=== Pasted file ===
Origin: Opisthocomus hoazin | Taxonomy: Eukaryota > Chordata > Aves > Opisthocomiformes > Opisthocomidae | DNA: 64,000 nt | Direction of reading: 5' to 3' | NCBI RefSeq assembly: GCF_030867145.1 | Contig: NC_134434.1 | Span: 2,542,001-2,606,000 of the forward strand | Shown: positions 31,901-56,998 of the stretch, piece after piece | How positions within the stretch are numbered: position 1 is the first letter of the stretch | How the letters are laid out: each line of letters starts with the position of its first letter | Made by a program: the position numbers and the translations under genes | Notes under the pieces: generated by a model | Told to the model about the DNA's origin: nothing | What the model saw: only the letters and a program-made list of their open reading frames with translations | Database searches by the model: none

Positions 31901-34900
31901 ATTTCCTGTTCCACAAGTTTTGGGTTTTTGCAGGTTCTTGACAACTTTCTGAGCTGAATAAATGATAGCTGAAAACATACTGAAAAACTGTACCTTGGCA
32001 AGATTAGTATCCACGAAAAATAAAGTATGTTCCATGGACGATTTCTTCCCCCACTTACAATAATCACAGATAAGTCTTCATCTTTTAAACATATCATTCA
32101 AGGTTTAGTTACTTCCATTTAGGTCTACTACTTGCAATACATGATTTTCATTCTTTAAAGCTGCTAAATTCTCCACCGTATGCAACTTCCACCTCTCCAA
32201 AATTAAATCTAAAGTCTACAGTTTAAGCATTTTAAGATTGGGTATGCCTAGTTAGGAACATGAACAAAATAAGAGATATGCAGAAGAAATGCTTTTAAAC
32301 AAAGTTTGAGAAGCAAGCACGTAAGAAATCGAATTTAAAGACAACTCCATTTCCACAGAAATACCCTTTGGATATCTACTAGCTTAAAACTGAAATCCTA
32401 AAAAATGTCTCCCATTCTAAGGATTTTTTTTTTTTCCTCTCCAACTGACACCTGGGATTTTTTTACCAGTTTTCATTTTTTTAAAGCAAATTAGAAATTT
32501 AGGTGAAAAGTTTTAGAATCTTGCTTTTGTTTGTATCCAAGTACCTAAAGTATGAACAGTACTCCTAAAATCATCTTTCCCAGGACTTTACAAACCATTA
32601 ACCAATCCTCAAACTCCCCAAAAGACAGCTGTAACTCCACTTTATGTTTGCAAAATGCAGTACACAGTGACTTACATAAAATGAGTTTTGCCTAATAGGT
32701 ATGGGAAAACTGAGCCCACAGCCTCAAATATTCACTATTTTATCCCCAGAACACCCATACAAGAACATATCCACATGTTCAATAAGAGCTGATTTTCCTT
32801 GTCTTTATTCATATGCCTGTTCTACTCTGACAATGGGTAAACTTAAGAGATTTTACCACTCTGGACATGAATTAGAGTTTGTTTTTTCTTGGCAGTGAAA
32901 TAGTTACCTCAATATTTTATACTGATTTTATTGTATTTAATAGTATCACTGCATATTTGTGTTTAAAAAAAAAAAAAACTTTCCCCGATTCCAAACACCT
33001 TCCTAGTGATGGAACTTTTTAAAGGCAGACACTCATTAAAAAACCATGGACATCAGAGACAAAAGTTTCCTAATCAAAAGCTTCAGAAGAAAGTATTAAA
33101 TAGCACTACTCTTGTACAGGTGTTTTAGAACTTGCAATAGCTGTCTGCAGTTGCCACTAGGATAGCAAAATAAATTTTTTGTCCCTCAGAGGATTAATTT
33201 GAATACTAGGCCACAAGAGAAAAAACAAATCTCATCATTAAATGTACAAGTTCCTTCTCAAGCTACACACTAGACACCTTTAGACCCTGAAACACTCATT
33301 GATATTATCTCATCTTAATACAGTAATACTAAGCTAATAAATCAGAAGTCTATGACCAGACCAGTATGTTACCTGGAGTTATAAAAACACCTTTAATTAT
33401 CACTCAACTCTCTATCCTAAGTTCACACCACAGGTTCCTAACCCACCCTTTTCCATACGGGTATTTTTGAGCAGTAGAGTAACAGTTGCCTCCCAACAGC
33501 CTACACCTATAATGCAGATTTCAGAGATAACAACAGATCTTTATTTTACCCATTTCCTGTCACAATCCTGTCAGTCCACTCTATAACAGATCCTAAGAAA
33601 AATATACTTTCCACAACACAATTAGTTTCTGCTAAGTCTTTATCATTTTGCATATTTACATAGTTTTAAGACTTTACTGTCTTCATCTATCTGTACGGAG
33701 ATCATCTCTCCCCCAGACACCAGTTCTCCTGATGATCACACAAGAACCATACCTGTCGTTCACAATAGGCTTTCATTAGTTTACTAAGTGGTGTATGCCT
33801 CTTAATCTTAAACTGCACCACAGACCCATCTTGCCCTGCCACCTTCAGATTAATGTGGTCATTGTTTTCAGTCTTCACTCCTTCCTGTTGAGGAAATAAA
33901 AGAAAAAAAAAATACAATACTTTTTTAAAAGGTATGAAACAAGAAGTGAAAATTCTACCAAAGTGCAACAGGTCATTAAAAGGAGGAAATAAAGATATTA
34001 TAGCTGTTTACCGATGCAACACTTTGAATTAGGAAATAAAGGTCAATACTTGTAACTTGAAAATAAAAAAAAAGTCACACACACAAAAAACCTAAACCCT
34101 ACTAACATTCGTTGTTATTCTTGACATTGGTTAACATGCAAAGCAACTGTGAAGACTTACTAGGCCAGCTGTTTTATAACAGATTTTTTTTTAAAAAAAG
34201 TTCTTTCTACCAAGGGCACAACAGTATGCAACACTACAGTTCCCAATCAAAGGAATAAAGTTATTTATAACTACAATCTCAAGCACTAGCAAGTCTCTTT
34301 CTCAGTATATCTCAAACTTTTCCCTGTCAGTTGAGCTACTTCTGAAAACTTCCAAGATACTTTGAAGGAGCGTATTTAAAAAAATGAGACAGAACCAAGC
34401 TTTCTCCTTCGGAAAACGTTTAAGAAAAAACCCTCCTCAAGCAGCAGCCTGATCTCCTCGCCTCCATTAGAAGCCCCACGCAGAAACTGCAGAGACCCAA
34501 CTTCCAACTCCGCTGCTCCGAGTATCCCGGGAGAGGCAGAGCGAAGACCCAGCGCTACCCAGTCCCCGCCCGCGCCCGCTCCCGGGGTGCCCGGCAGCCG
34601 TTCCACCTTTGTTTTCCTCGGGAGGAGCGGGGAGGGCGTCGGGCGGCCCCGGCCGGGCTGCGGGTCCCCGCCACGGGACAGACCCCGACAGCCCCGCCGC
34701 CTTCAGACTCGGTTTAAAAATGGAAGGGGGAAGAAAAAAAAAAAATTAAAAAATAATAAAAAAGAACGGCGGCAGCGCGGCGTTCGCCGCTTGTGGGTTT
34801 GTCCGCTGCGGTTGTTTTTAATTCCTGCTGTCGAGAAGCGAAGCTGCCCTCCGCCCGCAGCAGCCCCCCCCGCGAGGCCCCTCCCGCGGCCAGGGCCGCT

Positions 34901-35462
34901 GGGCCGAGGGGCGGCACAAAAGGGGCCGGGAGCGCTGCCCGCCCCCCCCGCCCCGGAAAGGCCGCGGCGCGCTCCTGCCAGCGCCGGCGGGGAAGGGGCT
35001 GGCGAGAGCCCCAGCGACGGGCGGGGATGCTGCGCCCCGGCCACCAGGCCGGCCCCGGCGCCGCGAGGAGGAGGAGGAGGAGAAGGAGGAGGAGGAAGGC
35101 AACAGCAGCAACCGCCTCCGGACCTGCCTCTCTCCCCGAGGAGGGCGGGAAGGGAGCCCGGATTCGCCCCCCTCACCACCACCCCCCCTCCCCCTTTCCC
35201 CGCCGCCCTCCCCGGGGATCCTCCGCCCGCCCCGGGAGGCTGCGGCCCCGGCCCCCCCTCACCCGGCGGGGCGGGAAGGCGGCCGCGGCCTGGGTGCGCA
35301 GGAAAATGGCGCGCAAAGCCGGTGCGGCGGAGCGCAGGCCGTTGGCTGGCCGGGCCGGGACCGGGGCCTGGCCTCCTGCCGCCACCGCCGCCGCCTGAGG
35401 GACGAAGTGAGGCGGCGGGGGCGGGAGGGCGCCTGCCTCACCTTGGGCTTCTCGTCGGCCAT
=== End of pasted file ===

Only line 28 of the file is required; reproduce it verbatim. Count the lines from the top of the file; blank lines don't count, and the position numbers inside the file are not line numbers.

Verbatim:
34401 TTTCTCCTTCGGAAAACGTTTAAGAAAAAACCCTCCTCAAGCAGCAGCCTGATCTCCTCGCCTCCATTAGAAGCCCCACGCAGAAACTGCAGAGACCCAA